International Educator - May/June 2017 - A View From Out Here
International Educator - May/June 2017 - 77
International Educator - May/June 2017 - 78
International Educator - May/June 2017 - 79
International Educator - May/June 2017 - Forum
International Educator - May/June 2017 - 81
International Educator - May/June 2017 - 82
International Educator - May/June 2017 - 83
International Educator - May/June 2017 - In Focus
International Educator - May/June 2017 - Cover3
International Educator - May/June 2017 - Cover4
https://www.nxtbook.com/nxtbooks/nafsa/ie_20191112
https://www.nxtbook.com/nxtbooks/nafsa/ie_20190910
https://www.nxtbook.com/nxtbooks/nafsa/ie_20190708
https://www.nxtbook.com/nxtbooks/nafsa/ie_20190506
https://www.nxtbook.com/nxtbooks/nafsa/ie_20190304
https://www.nxtbook.com/nxtbooks/nafsa/ie_20190102
https://www.nxtbook.com/nxtbooks/nafsa/ie_20181112
https://www.nxtbook.com/nxtbooks/nafsa/ie_20180708gfclone
https://www.nxtbook.com/nxtbooks/nafsa/ie_20180910
https://www.nxtbook.com/nxtbooks/nafsa/ie_20180708
https://www.nxtbook.com/nxtbooks/nafsa/ie_20180506
https://www.nxtbook.com/nxtbooks/nafsa/ie_20180304
https://www.nxtbook.com/nxtbooks/nafsa/ie_20180102_supp
https://www.nxtbook.com/nxtbooks/nafsa/ie_20180102
https://www.nxtbook.com/nxtbooks/nafsa/ie_20171112_supp
https://www.nxtbook.com/nxtbooks/nafsa/ie_20171112
https://www.nxtbook.com/nxtbooks/nafsa/ie_2070910_supp
https://www.nxtbook.com/nxtbooks/nafsa/ie_20170910
https://www.nxtbook.com/nxtbooks/nafsa/ie_20170708
https://www.nxtbook.com/nxtbooks/nafsa/ie_20170506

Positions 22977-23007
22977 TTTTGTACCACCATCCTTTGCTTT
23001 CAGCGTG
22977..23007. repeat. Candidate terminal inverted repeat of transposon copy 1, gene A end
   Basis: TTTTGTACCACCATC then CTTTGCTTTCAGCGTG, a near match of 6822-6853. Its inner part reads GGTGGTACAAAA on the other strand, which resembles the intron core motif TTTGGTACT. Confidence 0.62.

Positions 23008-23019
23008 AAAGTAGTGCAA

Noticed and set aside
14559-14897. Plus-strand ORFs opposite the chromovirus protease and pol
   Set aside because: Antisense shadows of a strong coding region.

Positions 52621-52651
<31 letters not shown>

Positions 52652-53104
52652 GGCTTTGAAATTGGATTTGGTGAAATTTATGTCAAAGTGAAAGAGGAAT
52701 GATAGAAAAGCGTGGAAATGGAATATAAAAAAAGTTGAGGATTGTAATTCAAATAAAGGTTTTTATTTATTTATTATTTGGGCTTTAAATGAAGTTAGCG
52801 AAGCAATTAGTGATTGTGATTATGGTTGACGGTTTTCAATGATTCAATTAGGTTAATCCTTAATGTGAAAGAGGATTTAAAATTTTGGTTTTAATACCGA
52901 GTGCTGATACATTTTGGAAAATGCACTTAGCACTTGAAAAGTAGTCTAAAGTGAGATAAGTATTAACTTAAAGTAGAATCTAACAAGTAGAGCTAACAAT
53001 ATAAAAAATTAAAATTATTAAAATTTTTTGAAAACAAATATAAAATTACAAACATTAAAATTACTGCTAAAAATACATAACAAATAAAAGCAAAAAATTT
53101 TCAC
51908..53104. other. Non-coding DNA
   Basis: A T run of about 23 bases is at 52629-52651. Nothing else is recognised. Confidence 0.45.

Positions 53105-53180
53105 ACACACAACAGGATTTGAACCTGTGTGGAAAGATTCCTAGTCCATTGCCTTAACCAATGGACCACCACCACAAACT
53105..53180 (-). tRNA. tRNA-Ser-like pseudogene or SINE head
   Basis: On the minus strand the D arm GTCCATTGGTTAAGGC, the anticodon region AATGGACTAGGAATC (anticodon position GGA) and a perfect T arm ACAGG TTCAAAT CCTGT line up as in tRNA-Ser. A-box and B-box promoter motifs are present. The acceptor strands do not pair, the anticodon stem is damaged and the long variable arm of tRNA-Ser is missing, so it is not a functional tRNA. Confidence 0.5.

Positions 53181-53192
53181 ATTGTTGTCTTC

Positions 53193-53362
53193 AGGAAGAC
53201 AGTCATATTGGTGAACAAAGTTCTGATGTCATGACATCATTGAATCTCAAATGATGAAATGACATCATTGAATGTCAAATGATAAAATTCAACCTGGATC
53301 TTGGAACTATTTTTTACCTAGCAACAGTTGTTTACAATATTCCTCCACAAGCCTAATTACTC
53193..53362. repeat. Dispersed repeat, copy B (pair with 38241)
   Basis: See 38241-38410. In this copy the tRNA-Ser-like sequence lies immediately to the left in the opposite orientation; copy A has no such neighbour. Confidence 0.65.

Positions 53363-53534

https://www.nxtbook.com/nxtbooks/nafsa/ie_20170304
https://www.nxtbook.com/nxtbooks/nafsa/ie_20170102
https://www.nxtbook.com/nxtbooks/nafsa/ie_20161112
https://www.nxtbook.com/nxtbooks/nafsa/ie_20160910
https://www.nxtbook.com/nxtbooks/nafsa/ie_20160708
https://www.nxtbook.com/nxtbooks/nafsa/ie_20160506
https://www.nxtbook.com/nxtbooks/nafsa/ie_20160304_fr
https://www.nxtbook.com/nxtbooks/nafsa/ie_20160304
https://www.nxtbook.com/nxtbooks/nafsa/ie_20160102
https://www.nxtbook.com/nxtbooks/nafsa/ie_20151112
https://www.nxtbook.com/nxtbooks/nafsa/ie_20150910
https://www.nxtbook.com/nxtbooks/nafsa/ie_20150708
https://www.nxtbook.com/nxtbooks/nafsa/ie_20150506
https://www.nxtbook.com/nxtbooks/nafsa/ie_20150304
https://www.nxtbook.com/nxtbooks/nafsa/ie_20150102
https://www.nxtbook.com/nxtbooks/nafsa/ie_20141112
https://www.nxtbook.com/nxtbooks/nafsa/ie_20140910
https://www.nxtbook.com/nxtbooks/nafsa/ie_20140708
https://www.nxtbook.com/nxtbooks/nafsa/ie_20140506
https://www.nxtbook.com/nxtbooks/nafsa/ie_20140304
https://www.nxtbook.com/nxtbooks/nafsa/ie_20140102
https://www.nxtbook.com/nxtbooks/nafsa/ie_20131112
https://www.nxtbook.com/nxtbooks/nafsa/ie_20130910
https://www.nxtbook.com/nxtbooks/nafsa/ie_20130708
https://www.nxtbook.com/nxtbooks/nafsa/ie_20130506
https://www.nxtbook.com/nxtbooks/nafsa/ie_20130304
https://www.nxtbook.com/nxtbooks/nafsa/ie_20130102
https://www.nxtbook.com/nxtbooks/nafsa/ie_20121112
https://www.nxtbook.com/nxtbooks/nafsa/ie_20120910
https://www.nxtbook.com/nxtbooks/nafsa/ie_20120708
https://www.nxtbook.com/nxtbooks/nafsa/ie_20120506
https://www.nxtbook.com/nxtbooks/nafsa/ie_20120304
https://www.nxtbook.com/nxtbooks/nafsa/ie_20120102
https://www.nxtbook.com/nxtbooks/nafsa/ie_20111112
https://www.nxtbook.com/nxtbooks/nafsa/ie_20110910
https://www.nxtbook.com/nxtbooks/nafsa/ie_20110708
https://www.nxtbook.com/nxtbooks/nafsa/ie_20110506
https://www.nxtbook.com/nxtbooks/nafsa/ie_20110304
https://www.nxtbook.com/nxtbooks/nafsa/ie_20110102
https://www.nxtbookmedia.com